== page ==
New to school?


Here are four tips from seasoned parents

Going back to school means getting back to the same grind of meals, rides, sports, clubs … and going back to running on autopilot. But there is a subset of parents who don’t have these seasoned routines, because it’s their first time having a child go off to school every day.

If you are a parent who will drop off your little one or watch them climb the steps of the bus for the first time next week, here is some advice that has helped other parents find success for their children.


  1. Be involved

One of the top suggestions was to be involved in your child’s education. Join the PTA, volunteer for something, or even just sit with them for homework.

“It makes such a difference in how they feel about school and learning when [you’re] involved with them,” said Amy Thomas, a parent in the Patchogue-Medford School District.

A school education doesn’t just stay within the school walls, parents said. It takes a village to raise a child, so be involved with all the people who have influence. Parents suggest asking a lot of questions, talking with teachers, and even being present in the classroom when appropriate.

“Parents need to understand that education does not stop at the school door,” added Thomas Schultz, a parent in the South Country School District. “They need to be heavily involved with all aspects of their children's education.”

Getting involved also gives you a chance to meet other parents, including those who have been through this before.


  1. Work with teachers

Teachers are there to support your child and want them to succeed, just as you do. Feel free to be open with teachers about your child’s experience and let them know the concerns you have, if any.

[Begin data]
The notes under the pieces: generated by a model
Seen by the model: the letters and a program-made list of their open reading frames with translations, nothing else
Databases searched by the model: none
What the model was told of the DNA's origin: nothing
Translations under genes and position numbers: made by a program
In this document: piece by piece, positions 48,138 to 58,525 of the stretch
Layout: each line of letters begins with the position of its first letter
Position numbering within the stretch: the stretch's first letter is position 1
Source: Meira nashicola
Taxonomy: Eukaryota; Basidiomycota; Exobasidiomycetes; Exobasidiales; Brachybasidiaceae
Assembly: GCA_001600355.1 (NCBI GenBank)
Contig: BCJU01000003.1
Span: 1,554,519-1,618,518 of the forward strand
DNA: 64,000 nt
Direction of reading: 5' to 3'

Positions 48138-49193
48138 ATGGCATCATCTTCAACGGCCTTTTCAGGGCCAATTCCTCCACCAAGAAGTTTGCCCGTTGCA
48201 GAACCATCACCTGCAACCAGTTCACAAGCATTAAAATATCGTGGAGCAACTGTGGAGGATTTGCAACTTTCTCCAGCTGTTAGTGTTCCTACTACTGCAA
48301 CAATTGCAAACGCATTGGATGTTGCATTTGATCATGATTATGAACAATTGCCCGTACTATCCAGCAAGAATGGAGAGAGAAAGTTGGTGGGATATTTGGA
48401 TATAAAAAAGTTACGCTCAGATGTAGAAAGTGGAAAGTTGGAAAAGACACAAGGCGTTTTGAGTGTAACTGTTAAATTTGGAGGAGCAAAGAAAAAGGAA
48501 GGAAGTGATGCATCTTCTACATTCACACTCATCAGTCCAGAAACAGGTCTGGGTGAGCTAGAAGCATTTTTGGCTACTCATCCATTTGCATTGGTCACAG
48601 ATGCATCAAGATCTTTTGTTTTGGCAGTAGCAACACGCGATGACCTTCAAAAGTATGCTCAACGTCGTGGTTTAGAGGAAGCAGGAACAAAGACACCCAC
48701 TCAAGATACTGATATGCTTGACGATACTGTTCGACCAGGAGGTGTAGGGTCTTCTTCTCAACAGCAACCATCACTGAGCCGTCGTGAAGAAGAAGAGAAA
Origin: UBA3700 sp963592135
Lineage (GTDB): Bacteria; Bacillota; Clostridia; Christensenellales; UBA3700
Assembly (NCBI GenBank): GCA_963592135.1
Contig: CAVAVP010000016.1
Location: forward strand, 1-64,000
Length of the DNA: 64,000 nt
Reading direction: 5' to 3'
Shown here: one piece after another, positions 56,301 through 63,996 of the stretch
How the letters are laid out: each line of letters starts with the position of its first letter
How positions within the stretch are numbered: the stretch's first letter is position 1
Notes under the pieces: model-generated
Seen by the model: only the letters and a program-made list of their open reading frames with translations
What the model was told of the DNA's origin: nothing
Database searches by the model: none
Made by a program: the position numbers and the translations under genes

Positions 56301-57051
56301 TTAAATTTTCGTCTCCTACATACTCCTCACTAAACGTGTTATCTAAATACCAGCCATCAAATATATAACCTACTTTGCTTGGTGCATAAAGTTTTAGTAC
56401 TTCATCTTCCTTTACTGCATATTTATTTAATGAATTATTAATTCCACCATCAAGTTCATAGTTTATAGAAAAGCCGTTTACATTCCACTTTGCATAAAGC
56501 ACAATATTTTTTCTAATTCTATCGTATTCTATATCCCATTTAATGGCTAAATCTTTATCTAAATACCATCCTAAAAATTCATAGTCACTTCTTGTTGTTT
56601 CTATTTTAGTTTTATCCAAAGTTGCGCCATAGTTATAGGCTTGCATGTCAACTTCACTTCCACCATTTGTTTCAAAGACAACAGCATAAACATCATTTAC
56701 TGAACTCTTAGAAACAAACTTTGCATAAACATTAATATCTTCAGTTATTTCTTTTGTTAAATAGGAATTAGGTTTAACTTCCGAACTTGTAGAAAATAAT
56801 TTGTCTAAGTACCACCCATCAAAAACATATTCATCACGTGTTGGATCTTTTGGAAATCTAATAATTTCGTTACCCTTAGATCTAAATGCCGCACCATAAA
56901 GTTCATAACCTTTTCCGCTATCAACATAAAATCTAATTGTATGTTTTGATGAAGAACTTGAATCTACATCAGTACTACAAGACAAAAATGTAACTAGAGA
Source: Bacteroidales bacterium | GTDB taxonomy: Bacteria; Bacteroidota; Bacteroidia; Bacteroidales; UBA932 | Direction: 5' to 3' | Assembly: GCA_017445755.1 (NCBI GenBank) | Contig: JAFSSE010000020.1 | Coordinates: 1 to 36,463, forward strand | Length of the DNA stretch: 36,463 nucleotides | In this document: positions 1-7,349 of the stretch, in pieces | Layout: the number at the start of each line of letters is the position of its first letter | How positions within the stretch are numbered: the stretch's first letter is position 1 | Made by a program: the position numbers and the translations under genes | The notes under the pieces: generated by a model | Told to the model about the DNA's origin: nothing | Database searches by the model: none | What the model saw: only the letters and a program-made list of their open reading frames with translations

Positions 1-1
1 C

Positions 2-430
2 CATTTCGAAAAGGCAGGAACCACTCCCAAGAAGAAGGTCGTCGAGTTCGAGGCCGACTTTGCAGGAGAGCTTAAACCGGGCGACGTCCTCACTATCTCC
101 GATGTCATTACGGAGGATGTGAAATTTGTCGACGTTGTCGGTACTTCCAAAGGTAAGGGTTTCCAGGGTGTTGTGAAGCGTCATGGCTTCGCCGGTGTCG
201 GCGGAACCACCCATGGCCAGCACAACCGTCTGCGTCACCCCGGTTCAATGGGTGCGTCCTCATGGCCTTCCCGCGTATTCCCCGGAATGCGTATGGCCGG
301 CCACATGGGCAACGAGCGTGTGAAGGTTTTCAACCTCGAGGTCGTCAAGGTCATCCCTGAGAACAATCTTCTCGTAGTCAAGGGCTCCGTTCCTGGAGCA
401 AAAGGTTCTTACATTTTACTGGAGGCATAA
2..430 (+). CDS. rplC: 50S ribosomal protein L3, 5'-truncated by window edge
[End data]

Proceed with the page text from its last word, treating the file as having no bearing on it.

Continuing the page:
“When talking with your child’s teachers or the administration, always believe they have your child’s best interest at heart,” said Leslie O’Connor, a parent in the South Country School District. “Work with them for your child’s benefit.”


  1. Give support and independence

“Give your kids expectations with enough room for them to learn to be independent,” said William Floyd parent Louise Siegel.

Another aspect of a child’s education, parents say, is growth. Independence is crucial to that growth. Children should be able to learn new skills in both academics and life.

“Don't be a helicopter parent,” said Phyllisa Fleming-Bender, a parent in the William Floyd School District. “Your child needs to learn to stand on their own, deal with disappointments and learn coping skills. This will better prepare your child for school, work and life.”

“Always support your child and give them room to breathe,” added Floyd parent Anna Maria.


  1. Take advantage of opportunities

Every school district has opportunities to help children succeed and for parents to get involved. Whether it’s sports, music, art, clubs, or something else, parents say these extracurriculars help to round out students’ experience and help them grow as people.

“After-school activities are just as important as academic skills,” said Debbie Loesch, a parent from Patchogue-Medford.

For more information on specific programs that are available, talk with your child’s teacher or visit the district’s website.


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